|Bulbs (Photo credit: Wikipedia)|
When buying bulbs choose firm bulbs with no black spots, damage or mold, also make sure they have no sign of growth. Do not leave them in sitting in a hot space in their bag, keep them as cool as possible. Plant them as soon as you can after buying.
To plant choose a sunny to partial shaded well drain area with average soil. Dig a wide hole, 6 to 8 inches deep, if needed add sand to improve drainage, mix in a handful or so of bone meal. Spacing bulbs 3 to 5 inches apart place bulbs in soil with pointed end upward. Cover with soil and pat down somewhat firmly and water. Mulch can be added to prevent soil from drying out to quickly. Re-water as needed.
|Lilies Photo by gaj|
Early spring flowering are the first blooms to appear after winter. They include snowdrops, crocuses, scillas, and aconite. They are usually low growing blooms of 4 to 8 inches high and consist of flowers that are white, blues, or yellows.
Spring flowering are the second to appear and can include Dutch crocuses, narcissus, hyacinths and muscaris. They usually have a taller stand of 8 to 12 inches and a wider array of colors.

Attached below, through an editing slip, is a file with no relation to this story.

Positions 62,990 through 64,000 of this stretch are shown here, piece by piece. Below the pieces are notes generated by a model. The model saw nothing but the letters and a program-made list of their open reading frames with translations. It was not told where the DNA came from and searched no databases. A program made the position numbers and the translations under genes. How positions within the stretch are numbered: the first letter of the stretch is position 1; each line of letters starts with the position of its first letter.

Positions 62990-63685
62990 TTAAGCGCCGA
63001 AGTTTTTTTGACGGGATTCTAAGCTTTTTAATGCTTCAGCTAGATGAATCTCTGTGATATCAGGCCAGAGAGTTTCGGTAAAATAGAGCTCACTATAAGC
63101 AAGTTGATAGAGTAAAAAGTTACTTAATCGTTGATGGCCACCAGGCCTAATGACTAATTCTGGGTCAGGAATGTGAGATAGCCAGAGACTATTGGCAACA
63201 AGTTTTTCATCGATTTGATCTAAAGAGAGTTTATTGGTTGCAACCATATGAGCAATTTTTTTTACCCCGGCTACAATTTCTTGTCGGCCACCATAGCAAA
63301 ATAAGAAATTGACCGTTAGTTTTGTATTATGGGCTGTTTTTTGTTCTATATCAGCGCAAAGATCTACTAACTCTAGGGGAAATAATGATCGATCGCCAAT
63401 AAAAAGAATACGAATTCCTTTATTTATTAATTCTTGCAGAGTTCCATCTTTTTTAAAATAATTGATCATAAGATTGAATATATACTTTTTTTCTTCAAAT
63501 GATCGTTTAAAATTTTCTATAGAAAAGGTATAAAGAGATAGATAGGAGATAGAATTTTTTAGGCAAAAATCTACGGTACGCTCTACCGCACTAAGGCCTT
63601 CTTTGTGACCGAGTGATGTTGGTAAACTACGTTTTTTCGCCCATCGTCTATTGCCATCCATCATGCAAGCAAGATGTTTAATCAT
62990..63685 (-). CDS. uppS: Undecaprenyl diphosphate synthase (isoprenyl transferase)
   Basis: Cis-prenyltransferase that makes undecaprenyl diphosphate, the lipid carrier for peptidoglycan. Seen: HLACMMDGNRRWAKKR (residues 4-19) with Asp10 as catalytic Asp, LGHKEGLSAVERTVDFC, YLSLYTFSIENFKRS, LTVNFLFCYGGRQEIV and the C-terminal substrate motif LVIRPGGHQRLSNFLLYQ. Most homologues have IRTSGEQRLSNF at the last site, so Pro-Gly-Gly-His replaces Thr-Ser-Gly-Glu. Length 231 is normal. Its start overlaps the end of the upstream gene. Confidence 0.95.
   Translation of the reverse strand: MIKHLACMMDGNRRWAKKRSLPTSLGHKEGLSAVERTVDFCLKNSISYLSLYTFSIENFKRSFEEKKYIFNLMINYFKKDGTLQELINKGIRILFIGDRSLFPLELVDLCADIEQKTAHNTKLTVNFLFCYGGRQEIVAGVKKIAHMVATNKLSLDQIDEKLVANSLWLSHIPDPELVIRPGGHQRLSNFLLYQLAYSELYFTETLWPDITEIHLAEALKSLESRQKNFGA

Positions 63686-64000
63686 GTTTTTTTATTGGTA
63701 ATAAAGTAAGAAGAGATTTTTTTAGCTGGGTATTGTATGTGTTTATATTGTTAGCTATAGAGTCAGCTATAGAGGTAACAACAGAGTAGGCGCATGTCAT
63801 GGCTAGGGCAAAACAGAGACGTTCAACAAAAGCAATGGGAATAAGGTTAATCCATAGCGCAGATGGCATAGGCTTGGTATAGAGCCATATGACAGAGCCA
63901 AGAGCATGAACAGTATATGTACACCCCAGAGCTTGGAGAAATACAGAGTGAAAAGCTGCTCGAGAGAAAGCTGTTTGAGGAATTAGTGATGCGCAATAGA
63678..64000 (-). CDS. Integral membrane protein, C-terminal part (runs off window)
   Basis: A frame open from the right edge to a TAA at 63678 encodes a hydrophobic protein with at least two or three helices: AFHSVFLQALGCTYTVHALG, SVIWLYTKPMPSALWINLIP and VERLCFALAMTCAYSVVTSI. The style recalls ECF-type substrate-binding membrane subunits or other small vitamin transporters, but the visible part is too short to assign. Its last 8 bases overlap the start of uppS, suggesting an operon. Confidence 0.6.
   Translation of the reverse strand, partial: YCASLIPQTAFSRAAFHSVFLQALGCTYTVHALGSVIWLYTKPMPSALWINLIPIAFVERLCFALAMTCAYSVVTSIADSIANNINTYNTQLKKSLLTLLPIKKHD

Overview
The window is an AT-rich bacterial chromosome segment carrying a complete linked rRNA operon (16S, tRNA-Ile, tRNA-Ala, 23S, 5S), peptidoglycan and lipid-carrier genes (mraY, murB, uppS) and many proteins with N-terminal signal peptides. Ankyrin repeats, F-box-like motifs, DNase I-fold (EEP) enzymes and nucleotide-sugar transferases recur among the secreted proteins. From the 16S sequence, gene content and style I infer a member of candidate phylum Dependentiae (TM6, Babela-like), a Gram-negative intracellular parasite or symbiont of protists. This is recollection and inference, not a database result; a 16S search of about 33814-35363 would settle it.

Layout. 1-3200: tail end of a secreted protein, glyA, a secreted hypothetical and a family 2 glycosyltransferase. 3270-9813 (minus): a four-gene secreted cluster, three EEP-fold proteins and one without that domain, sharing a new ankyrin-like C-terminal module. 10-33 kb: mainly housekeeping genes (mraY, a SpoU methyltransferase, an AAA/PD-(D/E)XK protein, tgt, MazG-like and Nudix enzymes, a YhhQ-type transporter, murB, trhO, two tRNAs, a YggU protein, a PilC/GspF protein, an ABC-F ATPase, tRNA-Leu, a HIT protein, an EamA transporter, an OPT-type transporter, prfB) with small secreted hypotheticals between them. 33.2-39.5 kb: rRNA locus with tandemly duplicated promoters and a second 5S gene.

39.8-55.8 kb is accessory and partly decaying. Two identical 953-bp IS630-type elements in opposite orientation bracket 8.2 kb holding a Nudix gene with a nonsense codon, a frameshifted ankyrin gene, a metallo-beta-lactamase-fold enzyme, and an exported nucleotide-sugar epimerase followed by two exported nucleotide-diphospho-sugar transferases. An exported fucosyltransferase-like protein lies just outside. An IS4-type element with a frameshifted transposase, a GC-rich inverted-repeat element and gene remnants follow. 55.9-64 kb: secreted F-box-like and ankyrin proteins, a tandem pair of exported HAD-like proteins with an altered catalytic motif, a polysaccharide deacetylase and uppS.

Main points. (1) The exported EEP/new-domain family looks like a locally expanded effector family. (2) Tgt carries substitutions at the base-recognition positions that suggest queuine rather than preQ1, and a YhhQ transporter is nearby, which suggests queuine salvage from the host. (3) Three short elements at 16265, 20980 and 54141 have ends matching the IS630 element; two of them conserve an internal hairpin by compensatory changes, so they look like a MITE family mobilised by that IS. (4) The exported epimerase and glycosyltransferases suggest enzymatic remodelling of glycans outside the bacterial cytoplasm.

Summer flowering are third to appear and vary in height, they include gladiolus, lilies, sparaxis, dahlias and begonias. They can include every spectrum in the color wheel and can last to early fall.
Autumn flowering are the last to appear and consist of ground cover plants to plants that measure 5 feet high. Some included in this category are amaryllis, cyclamens, sternbergias and fall hyacinths.
|Sternbergias Photo by gaj|
After your bulbs are done flowering you should deadhead (remove the flower heads), cut about one or two inches off the top and leave the stem and leaves so that the plant puts it energy into forming a stronger bulb and producing bulb side shoots. Please note that certain bulb plant should only be deadheaded if you wish no more plants, they are:
Winter aconites and
|Tulips Photo by gaj|